The Chicago Manual of Style presents two basic documentation systems, the humanities style (notes and bibliography) and the author-date system. Choosing between the two often depends on subject matter and nature of sources cited, as each system is favored by different groups of scholars. The humanities style is preferred by many in literature, history, and the arts. This style presents bibliographic information in notes and, often, a bibliography. It accommodates a variety of sources, including esoteric ones less appropriate to the author-date system. The more concise author-date system has long been used by those in the physical, natural, and social sciences. In this system, sources are briefly cited in the text, usually in parentheses, by author’s last name and date of publication. The short citations are amplified in a list of references, where full bibliographic information is provided.
As part of a Chicano Movement course, students conducted video interviews with activists who participated in the civil rights struggle in the Sacramento region. By collecting the oral histories of Chicano and Chicana activists in the 1960s and ’70s, the course connects classroom learning with living history and, in the process, builds a collective archive of that fight for future generations.
“The scholarly study of children and young people is a relatively new multidisciplinary effort that spans multiple epistemologies and methodologies, making it challenging for students and scholars to stay informed. From psychology to labor rights, from ethics to education, Childhood Studies is one of the most active fields in academia today. It encompasses the meanings that adults place on children’s innocence or competence, and interrogates the notion of childhood as a social category. . . . Researchers and practitioners at all levels need tools that help them filter through the proliferation of information sources to material that is reliable and directly relevant to their inquiries. Oxford Bibliographies in Childhood Studies will offer a trustworthy pathway through the thicket of information overload.”
China Data Online is the primary data source for China studies. It includes (1) China Statistical Databases; and (2) China Census Databases; It provides easy access to the various statistical yearbooks published by the National Bureau of Statistics of China, comprehensive statistics, and Census data of economy and population at national, provincial, city, county, and even township levels.
China Geo-Explorer II “fully integrates different data sources from government statistics, population census and economics census of China at different levels (province, city, county, township and ZIP code) into a spatial system with more than 6,000 comparable variables for easy access.” Among other features, it permits the export of GIS shapefiles.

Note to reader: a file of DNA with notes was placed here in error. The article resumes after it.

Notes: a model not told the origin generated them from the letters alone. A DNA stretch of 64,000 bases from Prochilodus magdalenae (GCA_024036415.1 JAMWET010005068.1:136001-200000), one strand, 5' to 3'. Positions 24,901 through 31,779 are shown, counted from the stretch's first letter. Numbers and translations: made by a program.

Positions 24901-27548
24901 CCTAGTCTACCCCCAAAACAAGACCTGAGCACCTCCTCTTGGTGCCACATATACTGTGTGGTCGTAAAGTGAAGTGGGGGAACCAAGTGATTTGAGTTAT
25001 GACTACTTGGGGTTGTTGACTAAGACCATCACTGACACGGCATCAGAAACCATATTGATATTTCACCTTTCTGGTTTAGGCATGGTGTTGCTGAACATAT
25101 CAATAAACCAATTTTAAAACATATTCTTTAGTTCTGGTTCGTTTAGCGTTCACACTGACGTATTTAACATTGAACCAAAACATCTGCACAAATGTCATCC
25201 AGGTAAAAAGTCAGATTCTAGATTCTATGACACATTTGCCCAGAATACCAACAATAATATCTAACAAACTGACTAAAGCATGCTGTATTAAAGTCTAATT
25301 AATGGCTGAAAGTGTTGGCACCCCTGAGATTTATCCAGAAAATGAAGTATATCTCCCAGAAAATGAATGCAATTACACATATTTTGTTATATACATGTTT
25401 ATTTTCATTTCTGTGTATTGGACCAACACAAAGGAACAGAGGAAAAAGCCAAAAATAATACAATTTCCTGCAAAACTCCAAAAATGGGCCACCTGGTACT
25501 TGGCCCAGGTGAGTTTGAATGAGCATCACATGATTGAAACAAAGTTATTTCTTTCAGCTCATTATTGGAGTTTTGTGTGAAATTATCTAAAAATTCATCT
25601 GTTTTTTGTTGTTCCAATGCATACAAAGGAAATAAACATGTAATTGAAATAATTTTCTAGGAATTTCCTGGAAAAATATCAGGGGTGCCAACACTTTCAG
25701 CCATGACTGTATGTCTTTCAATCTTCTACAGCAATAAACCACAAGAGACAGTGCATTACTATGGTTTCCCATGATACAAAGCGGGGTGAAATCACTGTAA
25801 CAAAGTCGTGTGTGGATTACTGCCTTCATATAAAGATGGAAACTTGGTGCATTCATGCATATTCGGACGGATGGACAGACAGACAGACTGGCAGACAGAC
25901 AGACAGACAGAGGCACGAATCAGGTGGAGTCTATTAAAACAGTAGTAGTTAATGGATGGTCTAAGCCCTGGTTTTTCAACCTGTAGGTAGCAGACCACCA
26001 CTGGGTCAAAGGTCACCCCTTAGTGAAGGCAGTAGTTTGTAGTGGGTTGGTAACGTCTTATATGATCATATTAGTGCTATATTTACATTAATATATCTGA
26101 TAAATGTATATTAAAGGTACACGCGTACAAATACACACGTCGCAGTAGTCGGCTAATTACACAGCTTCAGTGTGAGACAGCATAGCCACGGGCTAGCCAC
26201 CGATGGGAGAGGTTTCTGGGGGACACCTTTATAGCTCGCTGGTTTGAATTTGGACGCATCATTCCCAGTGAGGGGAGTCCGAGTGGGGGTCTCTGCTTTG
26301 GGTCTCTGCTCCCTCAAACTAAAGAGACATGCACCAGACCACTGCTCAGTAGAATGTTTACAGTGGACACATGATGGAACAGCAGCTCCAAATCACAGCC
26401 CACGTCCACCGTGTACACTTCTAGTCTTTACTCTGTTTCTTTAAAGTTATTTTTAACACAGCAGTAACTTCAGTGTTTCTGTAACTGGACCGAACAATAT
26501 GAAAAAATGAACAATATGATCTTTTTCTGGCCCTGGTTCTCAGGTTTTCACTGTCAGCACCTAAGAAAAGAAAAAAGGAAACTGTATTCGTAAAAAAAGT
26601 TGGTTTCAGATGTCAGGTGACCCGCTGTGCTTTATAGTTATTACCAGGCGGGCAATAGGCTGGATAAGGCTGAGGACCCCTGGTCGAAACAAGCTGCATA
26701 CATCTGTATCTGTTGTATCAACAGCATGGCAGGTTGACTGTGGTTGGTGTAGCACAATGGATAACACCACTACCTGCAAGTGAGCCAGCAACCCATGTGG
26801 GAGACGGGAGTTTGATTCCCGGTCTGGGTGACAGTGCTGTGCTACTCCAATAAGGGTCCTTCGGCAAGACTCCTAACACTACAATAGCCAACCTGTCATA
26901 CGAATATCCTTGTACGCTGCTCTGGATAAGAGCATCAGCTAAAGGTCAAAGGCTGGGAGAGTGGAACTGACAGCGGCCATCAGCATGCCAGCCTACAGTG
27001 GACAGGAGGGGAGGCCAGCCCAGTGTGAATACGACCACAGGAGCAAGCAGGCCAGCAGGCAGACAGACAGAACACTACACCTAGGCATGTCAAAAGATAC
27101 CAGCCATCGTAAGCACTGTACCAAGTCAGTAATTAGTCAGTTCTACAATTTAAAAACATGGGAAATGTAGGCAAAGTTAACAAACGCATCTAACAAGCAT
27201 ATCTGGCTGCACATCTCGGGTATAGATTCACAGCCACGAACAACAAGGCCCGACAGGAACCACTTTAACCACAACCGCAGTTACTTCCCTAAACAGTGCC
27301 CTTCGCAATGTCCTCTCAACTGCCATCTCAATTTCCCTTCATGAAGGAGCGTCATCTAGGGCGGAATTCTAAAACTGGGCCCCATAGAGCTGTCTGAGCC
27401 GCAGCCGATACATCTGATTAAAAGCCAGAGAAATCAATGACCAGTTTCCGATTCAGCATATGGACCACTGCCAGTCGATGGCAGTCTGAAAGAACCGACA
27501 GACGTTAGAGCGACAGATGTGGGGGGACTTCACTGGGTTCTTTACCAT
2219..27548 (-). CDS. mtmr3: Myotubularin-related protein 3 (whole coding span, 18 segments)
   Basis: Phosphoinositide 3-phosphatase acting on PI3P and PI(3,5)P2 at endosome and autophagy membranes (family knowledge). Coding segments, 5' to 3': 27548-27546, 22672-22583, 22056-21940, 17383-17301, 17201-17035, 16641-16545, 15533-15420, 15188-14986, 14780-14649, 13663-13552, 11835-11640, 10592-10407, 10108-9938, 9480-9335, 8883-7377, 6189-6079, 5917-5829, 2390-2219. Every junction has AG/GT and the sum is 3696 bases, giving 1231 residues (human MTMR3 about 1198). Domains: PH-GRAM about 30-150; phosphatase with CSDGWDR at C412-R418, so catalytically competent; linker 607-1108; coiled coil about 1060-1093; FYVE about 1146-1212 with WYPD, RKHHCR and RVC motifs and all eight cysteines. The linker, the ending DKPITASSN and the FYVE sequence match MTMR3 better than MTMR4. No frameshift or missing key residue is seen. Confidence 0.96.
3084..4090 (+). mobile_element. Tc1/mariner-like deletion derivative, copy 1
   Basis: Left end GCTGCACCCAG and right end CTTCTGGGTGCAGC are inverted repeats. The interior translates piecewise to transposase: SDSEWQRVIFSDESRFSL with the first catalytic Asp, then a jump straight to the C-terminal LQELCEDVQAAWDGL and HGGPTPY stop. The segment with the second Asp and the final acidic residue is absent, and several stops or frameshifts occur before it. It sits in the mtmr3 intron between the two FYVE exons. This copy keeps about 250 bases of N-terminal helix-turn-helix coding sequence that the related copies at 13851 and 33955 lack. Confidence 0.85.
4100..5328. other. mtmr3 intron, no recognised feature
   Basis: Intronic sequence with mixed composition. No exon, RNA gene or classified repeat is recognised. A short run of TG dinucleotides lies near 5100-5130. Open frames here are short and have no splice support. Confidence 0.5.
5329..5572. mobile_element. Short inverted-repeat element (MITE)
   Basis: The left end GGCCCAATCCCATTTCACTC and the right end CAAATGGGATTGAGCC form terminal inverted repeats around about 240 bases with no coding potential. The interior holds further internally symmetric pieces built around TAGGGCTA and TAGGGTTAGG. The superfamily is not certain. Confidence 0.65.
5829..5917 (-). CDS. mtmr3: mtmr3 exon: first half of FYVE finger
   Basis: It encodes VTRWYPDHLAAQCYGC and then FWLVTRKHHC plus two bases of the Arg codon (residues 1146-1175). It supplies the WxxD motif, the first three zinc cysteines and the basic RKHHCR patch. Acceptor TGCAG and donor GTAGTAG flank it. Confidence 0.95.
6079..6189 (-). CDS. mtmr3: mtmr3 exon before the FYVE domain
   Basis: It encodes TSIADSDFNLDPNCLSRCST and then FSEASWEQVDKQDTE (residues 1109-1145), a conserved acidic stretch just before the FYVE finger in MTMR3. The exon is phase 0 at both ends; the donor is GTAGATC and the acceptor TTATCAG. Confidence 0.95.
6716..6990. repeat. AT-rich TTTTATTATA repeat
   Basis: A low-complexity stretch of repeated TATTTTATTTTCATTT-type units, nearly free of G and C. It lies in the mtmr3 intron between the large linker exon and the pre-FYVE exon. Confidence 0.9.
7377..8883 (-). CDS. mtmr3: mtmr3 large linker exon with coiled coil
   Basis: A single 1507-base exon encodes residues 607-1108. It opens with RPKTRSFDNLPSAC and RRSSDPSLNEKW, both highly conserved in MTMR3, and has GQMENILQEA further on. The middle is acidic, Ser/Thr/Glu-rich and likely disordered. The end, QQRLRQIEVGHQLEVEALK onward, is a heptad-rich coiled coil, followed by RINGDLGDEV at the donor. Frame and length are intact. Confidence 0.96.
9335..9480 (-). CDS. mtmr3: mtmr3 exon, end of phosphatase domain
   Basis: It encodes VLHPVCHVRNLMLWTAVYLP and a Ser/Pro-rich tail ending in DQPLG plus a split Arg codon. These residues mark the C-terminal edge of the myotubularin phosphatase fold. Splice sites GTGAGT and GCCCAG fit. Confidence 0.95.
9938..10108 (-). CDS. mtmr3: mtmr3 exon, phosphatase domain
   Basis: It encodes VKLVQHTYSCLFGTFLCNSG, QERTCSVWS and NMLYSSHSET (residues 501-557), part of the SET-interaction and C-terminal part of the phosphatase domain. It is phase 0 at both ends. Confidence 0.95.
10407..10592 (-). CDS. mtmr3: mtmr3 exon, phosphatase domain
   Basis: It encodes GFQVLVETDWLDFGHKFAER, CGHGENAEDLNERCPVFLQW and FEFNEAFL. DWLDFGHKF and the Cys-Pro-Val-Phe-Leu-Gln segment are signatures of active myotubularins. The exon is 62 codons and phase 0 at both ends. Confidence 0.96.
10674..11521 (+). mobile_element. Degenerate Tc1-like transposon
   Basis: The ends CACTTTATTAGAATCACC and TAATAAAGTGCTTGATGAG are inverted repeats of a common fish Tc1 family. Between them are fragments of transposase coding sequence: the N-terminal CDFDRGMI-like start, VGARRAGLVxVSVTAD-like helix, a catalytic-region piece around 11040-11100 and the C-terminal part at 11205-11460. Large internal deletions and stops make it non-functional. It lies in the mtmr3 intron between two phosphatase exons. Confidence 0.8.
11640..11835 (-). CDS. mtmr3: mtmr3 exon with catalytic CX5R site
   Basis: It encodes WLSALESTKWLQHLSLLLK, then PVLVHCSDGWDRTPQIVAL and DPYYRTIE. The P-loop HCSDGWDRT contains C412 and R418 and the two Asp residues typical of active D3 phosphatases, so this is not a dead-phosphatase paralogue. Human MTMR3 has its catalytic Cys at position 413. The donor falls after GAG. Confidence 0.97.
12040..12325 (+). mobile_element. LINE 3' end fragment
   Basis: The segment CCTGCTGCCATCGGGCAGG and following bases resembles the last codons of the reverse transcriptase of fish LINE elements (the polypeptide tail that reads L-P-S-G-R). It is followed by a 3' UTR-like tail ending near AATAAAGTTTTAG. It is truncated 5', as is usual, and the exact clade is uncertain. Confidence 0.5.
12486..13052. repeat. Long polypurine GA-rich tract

A full-text collection containing “an extensive range of archival material connected to the trading and cultural relationships that emerged between China, America and the Pacific region between the 18th and early 20th centuries. [It includes] Manuscript sources, rare printed texts, visual images, objects and maps”
This website offers a topical approach to the material presented in the Chinese in California digital archive.
Visit the Online Archive of California to see a guide to the full collection, including linked digital images:
“The Chinese in California, 1850-1925 illustrates nineteenth and early twentieth century Chinese immigration to California through about 8,000 images and pages of primary source materials. Included are photographs, original art, cartoons and other illustrations; letters, excerpts from diaries, business records, and legal documents; as well as pamphlets, broadsides, speeches, sheet music, and other printed matter.” Some of this material is available online.
The Museum’s “collection of 152 Chinese painting and calligraphy has never been studied in depth and is heretofore largely unpublished. For the first time, it is being introduced and made universally accessible through this newly developed online catalogue, which features thoughtful and provocative essays about major works by renowned scholars, with high-resolution, zoom-able images of the works of art, and thorough documentation—including transcriptions and translations of inscriptions and colophons, and seals which are transcribed, identified and located.”
Chinese Pamphlets: Political communication and mass education in the early period of the People’s Republic of China [via CRL]
Mass education materials published in Hong Kong and in Mainland China, particularly Shanghai, in the years 1947-1954. These cartoon books, pamphlets, postcards and magazines, on topics such as foreign threats to Chinese security, Chinese relations with the Soviet Union, industrial and agricultural production, and marriage reform, were produced by both Kuomintang (Nationalist) and Gongchantang (Communist) supporters. Mostly in Chinese, but SOME PAMPHLETS ARE TRANSLATED INTO ENGLISH.
“Oxford Bibliographies in Chinese Studies provides an authoritative guide to the key works across the whole field, pointing researchers and practitioners at all levels to the most important scholarship in European languages as well as in Chinese (and Japanese), and giving scholars working in other fields easier access to scholarship on China.”